When Ed and I were in San Francisco last week we were served a delicious almond cake with raspberry coulis  When I told our hostess how much I enjoyed it, she told me the recipe was from Chez Panisse. She also told me it contained a lot of eggs and butter :-(   Another very special occasion cake.

Soon after,  Casa Moro, requested from the library upon our return from the Alpujarras, arrived, and I found Pastel de Almendras - Almond Cake from which I loosely adapted this recipe.  I used half white and half dark brown sugar, instead of light brown;"egg product" instead of eggs, and added 1/2 t almond extract.  Perhaps, because I did not use real eggs, the cake was not as light as I hoped it might be so I subsequently added 1 t baking powder.  This did not make any appreciable difference.  I'm waiting for a special occasion to use real eggs. Meanwhile, this recipe makes a dense but very good cake.

In their preface to the recipe the authors write: "We find many Spanish puddings very sweet, but we could not finish this chapter without some kind of almond cake.  This one is very simple, but delicious and is made by Hilde ... who lives above our village [in the Alpujarras].  She prepares her almonds by soaking them in boiling water until the skins loosen and can be easily popped off. Almonds prepared this way do have a better flavor, which is preferable for this cake, though not essential."



Line a 9 inch spring-form pan (Casa Moro calls for 26 cm, or 10.2 inch, flan or pastry tin) with a piece of wax or parchment paper buttered on both sides (or do this while eggs and sugar are mixing). When locking bottom piece in place, be sure it is absolutely level.
Preheat the oven to 350 degrees F.

In a food processor, using the steel blade chop, adding a third at a time so some almonds are ground fine, some medium and some coarse for bite and texture:

7.2 oz blanched almonds

Remove from processor bowl and set aside.  Wipe processor bowl clean and place in bowl with mixing blade:

1/2 c + 2 T extra virgin olive oil
1 c "egg product" (for lighter cake use 4 medium eggs - I do this for company/special occasions)*
2.9 oz dark brown sugar
2.9 oz white sugar
1/2 t almond extract (optional)

Beat until mixture is pale and fluffy and bubbles form, about 5-7 minutes.  The Casa Moro authors comment, speaking, however, of real eggs, "This whisking is important as it beats air into the mixture and makes it light." Then gently fold in (taking care not to knock out any air) all but 2 handfuls of the almonds (First time I did not reserve any almonds (top 2 photos); I now mix in 5 oz and reserve 2 oz) and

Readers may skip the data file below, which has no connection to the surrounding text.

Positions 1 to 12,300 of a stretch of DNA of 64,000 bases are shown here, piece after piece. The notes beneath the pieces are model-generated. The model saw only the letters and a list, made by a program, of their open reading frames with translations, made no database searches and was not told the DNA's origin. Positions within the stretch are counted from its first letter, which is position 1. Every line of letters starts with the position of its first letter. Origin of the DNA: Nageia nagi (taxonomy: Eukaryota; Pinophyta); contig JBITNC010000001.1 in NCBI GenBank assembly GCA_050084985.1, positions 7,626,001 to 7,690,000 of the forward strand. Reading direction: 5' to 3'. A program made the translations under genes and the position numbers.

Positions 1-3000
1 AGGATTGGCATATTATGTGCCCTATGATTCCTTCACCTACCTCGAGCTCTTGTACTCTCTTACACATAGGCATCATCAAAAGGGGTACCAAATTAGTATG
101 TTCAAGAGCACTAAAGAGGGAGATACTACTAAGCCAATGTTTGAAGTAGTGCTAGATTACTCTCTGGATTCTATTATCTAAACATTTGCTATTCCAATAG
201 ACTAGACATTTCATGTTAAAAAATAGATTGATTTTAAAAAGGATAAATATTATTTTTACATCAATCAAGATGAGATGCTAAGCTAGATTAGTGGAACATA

3.6 oz white flour, sifted.

Place in the  prepared pan and cook for 20 minutes or until the cake is firm and golden brown.  Remove and cool on a rack.  I like this served with fresh figs, pomegranate seeds, rosemary and thyme. Ed prefers frozen yogurt and Dark Chocolate Drizzle.

*November 2011 Update:

A dinner party last night gave me the occasion to try this recipe with real eggs.  The cake was delicious, a bit higher and lighter, not appreciably better than the cakes I made with "egg product", but enough so I will now use eggs for special occasions. I served it with vanilla frozen yogurt topped with a few drops of Aromas Olive Oil and Orange I had gotten at La Oliva in Granada and garnished with figs.
















Reviewed 5/11/17



Thursday, October 6, 2011

SEPTEMBER

In early September we savored the corn, tomatoes, basil and peppers that were so bountiful at our local farm stands. Ed and I then took off for Spain where we enjoyed among other things more tomatoes and figs that were in full season as well as blackberries that we picked along the hiking trails.

Stay tuned for future posts on tapas surprises, a very special evening at La Oliva in Granada, and hiking and dining in the Alpujarra and Sierra Nevada. One thing I took away from this trip is that the Moorish-Spanish/European fusion found in Andalusia applies not only to architecture (Mudejar) but also to food. Starting with notes from the dinners we had at Las Chimeneas in Mairena, Nevada and the reading I am doing in Sam and Sam Clark's  (Moro) cookbooks, I hope to further explore this hybrid in my own kitchen in the months ahead.

Olives and "black" tomatoes fresh from the barkeep's garden served as tapas at a small restaurant/bar in Mairena.

Trail-side blackberries.